Why Be Authentic? Psychocultural Underpinnings of Authenticity among Baby Boomers in the United States

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Abstract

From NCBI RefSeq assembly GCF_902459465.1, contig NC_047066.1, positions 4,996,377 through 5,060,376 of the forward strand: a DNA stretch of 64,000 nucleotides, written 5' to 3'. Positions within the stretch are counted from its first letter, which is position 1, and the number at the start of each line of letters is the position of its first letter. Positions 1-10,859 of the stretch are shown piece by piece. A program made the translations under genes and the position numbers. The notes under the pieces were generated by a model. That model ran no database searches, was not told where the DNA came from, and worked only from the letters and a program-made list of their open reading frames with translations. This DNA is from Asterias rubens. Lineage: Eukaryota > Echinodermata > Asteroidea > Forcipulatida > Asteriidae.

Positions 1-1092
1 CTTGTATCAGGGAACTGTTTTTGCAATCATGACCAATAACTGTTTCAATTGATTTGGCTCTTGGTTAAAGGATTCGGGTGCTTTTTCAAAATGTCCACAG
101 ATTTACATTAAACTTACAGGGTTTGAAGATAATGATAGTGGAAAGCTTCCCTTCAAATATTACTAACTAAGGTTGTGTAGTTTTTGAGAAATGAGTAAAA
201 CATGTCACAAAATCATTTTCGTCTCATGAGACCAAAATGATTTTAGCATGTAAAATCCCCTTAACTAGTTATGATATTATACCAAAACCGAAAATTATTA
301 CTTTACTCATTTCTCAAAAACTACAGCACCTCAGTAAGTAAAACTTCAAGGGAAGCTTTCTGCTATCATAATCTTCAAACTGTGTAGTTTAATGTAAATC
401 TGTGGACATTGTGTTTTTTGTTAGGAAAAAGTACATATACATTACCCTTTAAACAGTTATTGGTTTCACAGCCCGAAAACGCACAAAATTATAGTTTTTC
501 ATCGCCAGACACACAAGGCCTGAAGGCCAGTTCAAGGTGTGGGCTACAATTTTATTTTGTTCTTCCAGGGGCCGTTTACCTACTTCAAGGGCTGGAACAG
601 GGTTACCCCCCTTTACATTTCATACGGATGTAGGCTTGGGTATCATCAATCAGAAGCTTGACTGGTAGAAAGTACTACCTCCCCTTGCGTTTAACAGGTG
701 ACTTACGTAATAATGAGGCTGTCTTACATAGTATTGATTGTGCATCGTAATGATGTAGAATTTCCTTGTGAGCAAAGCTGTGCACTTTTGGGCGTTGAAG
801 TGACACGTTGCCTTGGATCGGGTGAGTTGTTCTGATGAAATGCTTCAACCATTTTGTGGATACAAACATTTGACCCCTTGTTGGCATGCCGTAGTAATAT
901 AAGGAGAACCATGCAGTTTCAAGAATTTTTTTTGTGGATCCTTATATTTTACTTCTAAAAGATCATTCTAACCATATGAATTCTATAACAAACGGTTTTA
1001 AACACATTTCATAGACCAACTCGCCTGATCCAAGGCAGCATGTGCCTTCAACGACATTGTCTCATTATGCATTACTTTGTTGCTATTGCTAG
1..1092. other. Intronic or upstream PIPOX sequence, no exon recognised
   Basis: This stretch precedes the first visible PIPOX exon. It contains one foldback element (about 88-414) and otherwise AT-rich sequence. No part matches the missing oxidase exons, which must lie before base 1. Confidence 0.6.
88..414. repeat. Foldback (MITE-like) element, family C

Abstract In this article I explore the psychocultural underpinnings of authenticity as a signature feature of late modernity. I examine the self-narratives of baby boomers in the United States, the generation that came of age under emerging postmodern conditions. The data point to shared emotional dynamics that not only provide a culture of authenticity with a strong motivational foundation but also inform the subjective experiences of modern rationality. The baby boomers, from their own bodily feelings and emotions, present a poignant critique of modern rationality. This antimodernist stance leads them to the postmodern conception and practice of selfhood, at the heart of which lies authenticity. The postmodern self takes shape by way of antimodernism, but remains within the modernist tradition of self-transformation. Throughout the paradoxical contour of inner experiences of modernity is found a remarkable cultural and generational continuity.

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